Fuel = electricity for the EVs.

Note the relatively low fuel costs on the Audi compared to its service costs: It had exceptionally high mileage, but unfortunately, very expensive lightweight parts that wore down very fast (e.g., magnesium rear brake drums and very thin front disc brakes).

This is real-world data, showing clearly how my daily driver vehicle expenses have changed, and even though the Audi was an impeccable build, the Tesla keeps up just fine and exceeds in comfort and size. This is why the Tesla Model 3 feels like a flying carpet — with a windshield, which, by the way, is the only part I have had replaced because it was stone chipped.

You may wonder about the much lower electricity cost on the Tesla compared to the Nissan, and there are a couple of reasons for this.

First and foremost, I still enjoy free Supercharger miles due to the referral program that was in place when I bought the Model 3. I racked up 20,000 km of free Supercharging before the program ended, and still have 7,600 km left, expiring early next year. Still, that’s only 12,400 km of the 100,000 km total (7,700 of 62,000 miles). The rest is home charging. The Nissan was more expensive to charge on the go than at home.

Secondly, a couple of years back, I prematurely lost a net metering agreement (like 90,000 other home solar owners in Denmark), which forced me to change my tactics, and thus I shifted to a scheme of spot price on electricity. This way, with effective use of timing my charge in conjunction with when my 4 kW solar array outputs the most, I can keep electricity cost very low. On a windy day in Denmark, electricity costs can even go negative! Very often at night, prices are very low. So, while fuel prices are surging these days, I have never paid so little for my transportation needs.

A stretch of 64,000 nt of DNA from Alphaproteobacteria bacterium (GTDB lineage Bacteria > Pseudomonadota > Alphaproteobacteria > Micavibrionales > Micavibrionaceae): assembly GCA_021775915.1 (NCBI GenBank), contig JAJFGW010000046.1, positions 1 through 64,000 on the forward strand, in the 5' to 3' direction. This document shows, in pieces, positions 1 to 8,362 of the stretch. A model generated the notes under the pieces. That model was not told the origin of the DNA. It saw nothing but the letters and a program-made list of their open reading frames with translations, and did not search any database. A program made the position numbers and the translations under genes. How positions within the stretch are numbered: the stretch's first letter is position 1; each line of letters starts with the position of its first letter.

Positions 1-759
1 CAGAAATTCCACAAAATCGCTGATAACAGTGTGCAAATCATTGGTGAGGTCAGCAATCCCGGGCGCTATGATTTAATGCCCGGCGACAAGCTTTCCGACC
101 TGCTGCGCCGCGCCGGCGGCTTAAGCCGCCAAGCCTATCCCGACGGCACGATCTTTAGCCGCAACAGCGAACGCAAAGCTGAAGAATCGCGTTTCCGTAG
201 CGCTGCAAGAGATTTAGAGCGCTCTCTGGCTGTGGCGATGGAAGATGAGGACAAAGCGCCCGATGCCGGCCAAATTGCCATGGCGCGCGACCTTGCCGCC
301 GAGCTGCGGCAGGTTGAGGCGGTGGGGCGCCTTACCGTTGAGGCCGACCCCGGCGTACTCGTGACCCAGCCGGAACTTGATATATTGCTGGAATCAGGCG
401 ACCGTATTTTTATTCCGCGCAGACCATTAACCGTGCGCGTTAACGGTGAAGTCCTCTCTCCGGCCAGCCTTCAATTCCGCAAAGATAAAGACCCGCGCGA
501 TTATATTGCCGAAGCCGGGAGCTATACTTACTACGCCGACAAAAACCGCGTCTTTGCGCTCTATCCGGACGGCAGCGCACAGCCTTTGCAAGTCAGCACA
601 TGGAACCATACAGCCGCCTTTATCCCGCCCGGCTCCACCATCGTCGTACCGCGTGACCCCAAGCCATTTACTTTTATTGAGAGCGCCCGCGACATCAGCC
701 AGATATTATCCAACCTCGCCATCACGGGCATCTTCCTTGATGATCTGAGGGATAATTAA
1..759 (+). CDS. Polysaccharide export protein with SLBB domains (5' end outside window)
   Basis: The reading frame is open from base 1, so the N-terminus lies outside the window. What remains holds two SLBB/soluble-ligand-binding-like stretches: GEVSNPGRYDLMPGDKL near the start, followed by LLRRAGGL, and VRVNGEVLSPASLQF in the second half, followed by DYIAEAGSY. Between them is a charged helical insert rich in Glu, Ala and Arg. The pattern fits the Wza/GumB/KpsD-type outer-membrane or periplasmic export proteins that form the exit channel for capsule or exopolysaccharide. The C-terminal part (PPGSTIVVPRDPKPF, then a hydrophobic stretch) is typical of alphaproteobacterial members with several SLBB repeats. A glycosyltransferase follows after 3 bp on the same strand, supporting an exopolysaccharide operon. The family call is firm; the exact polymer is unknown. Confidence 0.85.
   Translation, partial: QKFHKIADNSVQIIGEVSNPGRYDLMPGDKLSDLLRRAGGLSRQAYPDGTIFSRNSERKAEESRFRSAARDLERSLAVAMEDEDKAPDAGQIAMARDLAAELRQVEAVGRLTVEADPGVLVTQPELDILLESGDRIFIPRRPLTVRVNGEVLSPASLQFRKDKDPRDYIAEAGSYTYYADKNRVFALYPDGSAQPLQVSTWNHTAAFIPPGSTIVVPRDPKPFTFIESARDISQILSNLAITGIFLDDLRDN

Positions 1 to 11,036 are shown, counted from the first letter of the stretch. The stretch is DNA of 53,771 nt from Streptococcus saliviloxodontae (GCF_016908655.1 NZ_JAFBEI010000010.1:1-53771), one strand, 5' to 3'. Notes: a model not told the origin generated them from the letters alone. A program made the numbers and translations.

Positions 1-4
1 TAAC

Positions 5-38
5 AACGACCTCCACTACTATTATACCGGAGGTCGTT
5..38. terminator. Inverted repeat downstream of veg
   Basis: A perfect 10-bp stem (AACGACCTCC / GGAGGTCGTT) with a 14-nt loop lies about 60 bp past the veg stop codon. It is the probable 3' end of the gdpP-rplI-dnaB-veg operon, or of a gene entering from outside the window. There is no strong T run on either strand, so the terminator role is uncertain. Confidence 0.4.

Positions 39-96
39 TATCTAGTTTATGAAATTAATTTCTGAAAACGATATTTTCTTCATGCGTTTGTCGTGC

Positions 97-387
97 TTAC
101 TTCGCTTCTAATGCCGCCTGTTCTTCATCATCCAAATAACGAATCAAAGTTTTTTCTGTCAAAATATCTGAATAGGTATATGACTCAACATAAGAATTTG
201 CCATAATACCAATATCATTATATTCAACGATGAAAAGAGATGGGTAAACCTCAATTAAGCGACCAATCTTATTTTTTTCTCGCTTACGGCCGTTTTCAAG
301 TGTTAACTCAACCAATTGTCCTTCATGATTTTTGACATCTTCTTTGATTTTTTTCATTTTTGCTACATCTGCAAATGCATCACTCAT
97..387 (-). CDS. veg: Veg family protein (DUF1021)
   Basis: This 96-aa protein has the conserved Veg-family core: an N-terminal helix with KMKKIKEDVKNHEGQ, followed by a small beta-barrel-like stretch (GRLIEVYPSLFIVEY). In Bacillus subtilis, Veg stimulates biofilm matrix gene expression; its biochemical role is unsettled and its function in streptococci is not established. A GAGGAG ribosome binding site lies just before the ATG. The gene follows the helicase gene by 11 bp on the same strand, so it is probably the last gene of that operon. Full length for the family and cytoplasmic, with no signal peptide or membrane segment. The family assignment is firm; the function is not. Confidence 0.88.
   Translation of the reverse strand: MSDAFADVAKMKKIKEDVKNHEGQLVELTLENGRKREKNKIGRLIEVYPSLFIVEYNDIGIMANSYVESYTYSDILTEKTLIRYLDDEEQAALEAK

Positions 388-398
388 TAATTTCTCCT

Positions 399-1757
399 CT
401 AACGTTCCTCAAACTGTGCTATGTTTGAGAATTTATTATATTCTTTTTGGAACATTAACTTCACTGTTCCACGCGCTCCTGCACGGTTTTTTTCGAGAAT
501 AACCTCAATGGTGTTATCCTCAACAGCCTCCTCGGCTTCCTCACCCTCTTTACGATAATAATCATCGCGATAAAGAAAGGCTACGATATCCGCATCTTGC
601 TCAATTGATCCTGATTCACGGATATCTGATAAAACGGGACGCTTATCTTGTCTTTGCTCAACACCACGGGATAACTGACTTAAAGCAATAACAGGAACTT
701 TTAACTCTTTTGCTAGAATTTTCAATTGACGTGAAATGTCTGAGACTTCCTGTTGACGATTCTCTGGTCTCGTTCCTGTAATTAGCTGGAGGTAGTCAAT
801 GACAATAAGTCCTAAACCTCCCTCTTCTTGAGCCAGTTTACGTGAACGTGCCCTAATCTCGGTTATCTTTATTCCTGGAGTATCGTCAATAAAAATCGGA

Chart by Jesper Berggreen/CleanTechnica.

At exactly 100,000 km (62,000 miles), my Tesla Model 3 has reached total cost per mile parity with my Audi A2 (2 DKK/km = $0.46/mile). My data for the Audi is very precise, since I have sold it and therefore can calculate its exact depreciation in value. The depreciation value of the Tesla is estimated from prices I have found for similar models at similar milage on the Danish market.

Unless service expenses on the Model 3 unexpectedly starts shooting up from now on, it should turn out to be significantly cheaper to run than the A2 was when reaching the same mileage. Note that I bought the Audi A2 when it was 4 years old, so I got it cheaper than new. Still, the 186,000 km (116,000 miles) that I drove the A2 now has the same average cost per mile over 8 years as my Tesla Model 3 has achieved over 3 years.

Had I bought the A2 new, it probably would have lost to the Model 3 already (with a wide margin). Apart from the variable price on energy, it really comes down to durability, and if electric vehicles in general prove to be more durable due to fewer parts (e.g., drivetrain) and in spite of more expensive parts (e.g., battery), it really is a no-brainer to go electric.

As much as I love old cars, using the old fossil technology as a basis for relatively long-distance daily transport needs is throwing money out the window. The tipping point is probably somewhere around 10,000 miles per year for comparable vehicles, for now.